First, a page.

• Discuss work performance with crew members. Commend workers on skills mastered and job tasks accomplished well. Censure and discipline crew members for poor workmanship and conflicts with co-workers. Try to communicate honestly, firmly and in a friendly manner to improve production without damaging worker morale. (3)
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Money Math
  • Verify invoices prepared by accounting departments. For example, a prepress supervisor verifies calculations in invoices by checking that labour amounts are in keeping with internal billing rates and that outside services such as making plates have been marked up. (3)
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Scheduling or Budgeting and Accounting
  • Create daily and weekly schedules for the deployment of crew and equipment. Consider the volume, complexity and due dates of jobs on order, the number of workers needed to cover up to three shifts per day, the estimated running time required for each piece of equipment, and possible downtime due to mechanical faults and production problems. Adjust the schedules according to changes in work progress. (3)
  • Calculate costs for different supplies and equipment purchase options. For example, a press supervisor compares the costs of purchasing precut sheets of paper against the cost of purchasing large sheets and cutting them down to meet job needs. A plateroom supervisor calculates the reduction in overtime hours that can be realized from using new proofing equipment that produces proofs more quickly. (3)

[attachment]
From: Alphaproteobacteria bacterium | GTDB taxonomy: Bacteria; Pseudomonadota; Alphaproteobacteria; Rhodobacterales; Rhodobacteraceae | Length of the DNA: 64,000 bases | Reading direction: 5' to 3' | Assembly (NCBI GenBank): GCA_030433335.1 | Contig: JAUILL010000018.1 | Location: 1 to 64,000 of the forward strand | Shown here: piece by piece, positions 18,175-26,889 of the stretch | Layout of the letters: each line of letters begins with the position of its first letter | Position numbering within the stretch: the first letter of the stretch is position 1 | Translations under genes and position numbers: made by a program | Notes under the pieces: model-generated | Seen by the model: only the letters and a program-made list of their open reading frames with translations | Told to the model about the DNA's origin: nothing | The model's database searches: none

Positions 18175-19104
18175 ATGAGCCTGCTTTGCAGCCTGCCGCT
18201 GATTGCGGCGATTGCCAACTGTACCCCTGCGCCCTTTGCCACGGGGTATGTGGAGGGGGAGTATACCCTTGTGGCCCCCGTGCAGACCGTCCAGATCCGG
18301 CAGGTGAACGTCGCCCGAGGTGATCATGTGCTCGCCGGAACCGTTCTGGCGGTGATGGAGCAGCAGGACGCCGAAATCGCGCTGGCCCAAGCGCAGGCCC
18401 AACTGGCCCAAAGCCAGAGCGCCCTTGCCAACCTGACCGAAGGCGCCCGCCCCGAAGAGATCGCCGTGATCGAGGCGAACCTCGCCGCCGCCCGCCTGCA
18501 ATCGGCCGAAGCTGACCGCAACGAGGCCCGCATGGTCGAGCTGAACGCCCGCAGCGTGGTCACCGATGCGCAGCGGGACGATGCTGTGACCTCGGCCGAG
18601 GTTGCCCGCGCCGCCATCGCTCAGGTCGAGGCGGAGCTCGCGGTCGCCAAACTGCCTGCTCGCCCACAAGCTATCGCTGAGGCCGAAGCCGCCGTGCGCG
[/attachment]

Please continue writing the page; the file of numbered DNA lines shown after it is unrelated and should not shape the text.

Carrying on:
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Measurement and Calculation
  • Measure products to check their quality. For example, a prepress supervisor measures type width using a ruler on hard copies and page layout dimensions feature in graphics software. A bindery supervisor measures the length and width of a pamphlet to ensure it has been folded and cut according to specifications. (1)
  • Calculate quantities of ink, paper and other consumable supplies. For example, a plateroom supervisor calculates the amount of plate material left over from jobs by measuring and calculating the area. (2)
  • Use specialized instruments to take precise measurements. For example, a pressroom supervisors use spectral-densitometers to measure percentage of dot gain in various segments of printed images, and dot-reading protractors to measure colour screen angles. (3)
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Data Analysis
  • Compare process data such as press speeds and print densities to specifications and norms. Look for inconsistencies that may indicate equipment faults and production problems. (1)
  • Manage inventories of stock materials such as papers, toners and inks. Consider existing inventory quantities, the requirements for upcoming jobs on order, and usage rates in past years to order materials and supplies that will meet job demands without incurring long hold times in stock rooms. (2)
  • Generate production statistics and compare them with goals and targets in business plans. For example, calculate wastage rates to check if these are within acceptable levels. Graph variables such as estimated and actual use of time and resources to identify and analyze inconsistencies. Calculate average error rates by crews on different shifts. (3)
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Numerical Estimation
  • Estimate the quantities of stock and supplies needed to complete scheduled jobs. For example, a photographic printing supervisor estimates how much stock of the same emulsion will be needed to print an order of one thousand large prints, factoring in stock needed for tests and rejected prints. It has to be a close estimate because changing stock in the middle of an order would require extra time to rebalance colours and may produce inconsistent results. (2)
  • Prepare job quotes for clients by estimating costs. Analyze job steps to estimate costs for labour including possible overtime, materials including spoilage and waste, and outside services if needed. (3)